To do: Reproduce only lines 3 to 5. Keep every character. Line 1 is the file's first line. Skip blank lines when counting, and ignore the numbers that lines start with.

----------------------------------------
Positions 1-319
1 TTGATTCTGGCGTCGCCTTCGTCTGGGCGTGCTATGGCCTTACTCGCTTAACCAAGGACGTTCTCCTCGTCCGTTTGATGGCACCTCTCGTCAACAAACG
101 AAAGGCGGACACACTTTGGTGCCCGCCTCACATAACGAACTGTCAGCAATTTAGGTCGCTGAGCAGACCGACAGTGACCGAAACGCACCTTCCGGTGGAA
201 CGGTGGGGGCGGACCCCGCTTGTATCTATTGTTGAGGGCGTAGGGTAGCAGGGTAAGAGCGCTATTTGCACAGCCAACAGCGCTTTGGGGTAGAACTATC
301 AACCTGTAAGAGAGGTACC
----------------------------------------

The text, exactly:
101 AAAGGCGGACACACTTTGGTGCCCGCCTCACATAACGAACTGTCAGCAATTTAGGTCGCTGAGCAGACCGACAGTGACCGAAACGCACCTTCCGGTGGAA
201 CGGTGGGGGCGGACCCCGCTTGTATCTATTGTTGAGGGCGTAGGGTAGCAGGGTAAGAGCGCTATTTGCACAGCCAACAGCGCTTTGGGGTAGAACTATC
301 AACCTGTAAGAGAGGTACC